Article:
This month’s Japan Times column is about the basics of nabe, or hot pots that are usually cooked at the table, with everyone taking what they like from the pot as it cooks.
Japanese kids like western style food a lot it.
Eggs, plus the history of ranking restaurants and food in Japan.
About the difference between kanten and agar, plus cool, slippery glassy noodles.
Did you know that mirin used to a a high class, expensive beverage rather than a cooking ingredient?
Catching up on various things, plus a not-really-a-recipe for yuzu tea or yuzu-cha.
This is a gluten and soy-free version of a classic recipe, that's just as tasty as the original.
Washoku (traditional Japanese cuisine) designated as a UNESCO Intangible Cultural Heritage of Humanity
Japanese cuisine is now a UNESCO Intangible Cultural Heritage.
I’m still getting reactions to the recently completed Japanese Cooking 101 course (if you missed it, here’s the complete list of lessons.) While the reactions have been overwhelming positive, I’ve gotten a couple of negative comments too.
One I wanted to address in particular is the accusation, if you will, that the lessons do not represent that way most people cook in Japan anymore.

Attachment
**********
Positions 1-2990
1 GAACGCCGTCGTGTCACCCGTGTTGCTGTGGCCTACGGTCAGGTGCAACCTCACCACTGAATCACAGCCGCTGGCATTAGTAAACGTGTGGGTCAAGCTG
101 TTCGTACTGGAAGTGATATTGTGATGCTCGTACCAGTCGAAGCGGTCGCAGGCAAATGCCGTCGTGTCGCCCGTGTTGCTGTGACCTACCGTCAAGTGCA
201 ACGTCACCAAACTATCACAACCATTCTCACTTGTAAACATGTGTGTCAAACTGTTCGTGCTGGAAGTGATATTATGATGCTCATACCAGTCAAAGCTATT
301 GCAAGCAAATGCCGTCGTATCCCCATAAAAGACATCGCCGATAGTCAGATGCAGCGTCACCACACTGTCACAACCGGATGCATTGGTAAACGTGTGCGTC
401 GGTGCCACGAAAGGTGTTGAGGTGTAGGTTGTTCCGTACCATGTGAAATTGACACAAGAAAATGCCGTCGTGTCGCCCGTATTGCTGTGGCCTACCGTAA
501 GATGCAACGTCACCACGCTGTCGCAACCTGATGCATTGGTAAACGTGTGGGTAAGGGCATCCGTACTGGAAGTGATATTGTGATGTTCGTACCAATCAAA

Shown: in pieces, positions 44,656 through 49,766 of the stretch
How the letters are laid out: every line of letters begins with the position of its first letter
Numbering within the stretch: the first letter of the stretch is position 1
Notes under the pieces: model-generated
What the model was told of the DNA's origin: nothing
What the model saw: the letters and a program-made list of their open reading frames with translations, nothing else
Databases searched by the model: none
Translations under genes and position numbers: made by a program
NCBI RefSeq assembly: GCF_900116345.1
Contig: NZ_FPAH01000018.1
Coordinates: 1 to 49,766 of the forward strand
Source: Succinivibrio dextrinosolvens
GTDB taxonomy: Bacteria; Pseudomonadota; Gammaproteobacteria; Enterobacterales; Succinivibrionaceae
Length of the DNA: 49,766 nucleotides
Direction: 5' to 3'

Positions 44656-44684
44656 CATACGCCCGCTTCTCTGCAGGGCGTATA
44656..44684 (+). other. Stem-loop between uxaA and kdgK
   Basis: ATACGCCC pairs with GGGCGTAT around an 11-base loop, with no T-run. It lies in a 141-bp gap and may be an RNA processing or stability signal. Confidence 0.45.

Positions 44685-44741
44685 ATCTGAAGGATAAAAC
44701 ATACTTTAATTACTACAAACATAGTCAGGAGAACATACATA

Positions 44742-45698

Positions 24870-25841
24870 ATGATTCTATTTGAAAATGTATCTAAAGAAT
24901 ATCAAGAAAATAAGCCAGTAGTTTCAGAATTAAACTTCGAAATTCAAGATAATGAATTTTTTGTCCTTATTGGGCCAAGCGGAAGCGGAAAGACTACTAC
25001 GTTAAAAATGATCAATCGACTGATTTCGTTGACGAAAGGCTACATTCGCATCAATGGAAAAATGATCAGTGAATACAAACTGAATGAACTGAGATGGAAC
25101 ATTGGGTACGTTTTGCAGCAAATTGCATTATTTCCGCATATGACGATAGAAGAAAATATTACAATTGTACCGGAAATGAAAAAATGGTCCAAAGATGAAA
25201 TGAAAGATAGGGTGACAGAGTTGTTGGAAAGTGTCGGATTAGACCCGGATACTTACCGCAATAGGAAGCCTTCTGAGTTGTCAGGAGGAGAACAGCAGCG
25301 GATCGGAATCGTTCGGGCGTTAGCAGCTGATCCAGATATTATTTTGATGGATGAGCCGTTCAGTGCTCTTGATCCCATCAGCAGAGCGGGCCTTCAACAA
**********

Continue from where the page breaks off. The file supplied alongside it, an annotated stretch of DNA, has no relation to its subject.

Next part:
There are several Japanese recipes that I take so much for granted that I'm sure I've uploaded to this site already...but I haven't. Shira-ae or shiraae, a classic tofu paste that was born from the Zen Buddhist vegetarian cuisine called shojin ryouri, is one such recipe.
It's often described as a 'dressing', but that doesn't adequately describe its thick, rich texture. It's usually mixed with various shredded vegetables, but there's nothing stopping you from mixing it with poached and shredded chicken, or ham, or toasted pine nuts, or anything you like. The rich taste comes from ground sesame seeds and a touch of miso. The key to the texture is to drain the tofu very well.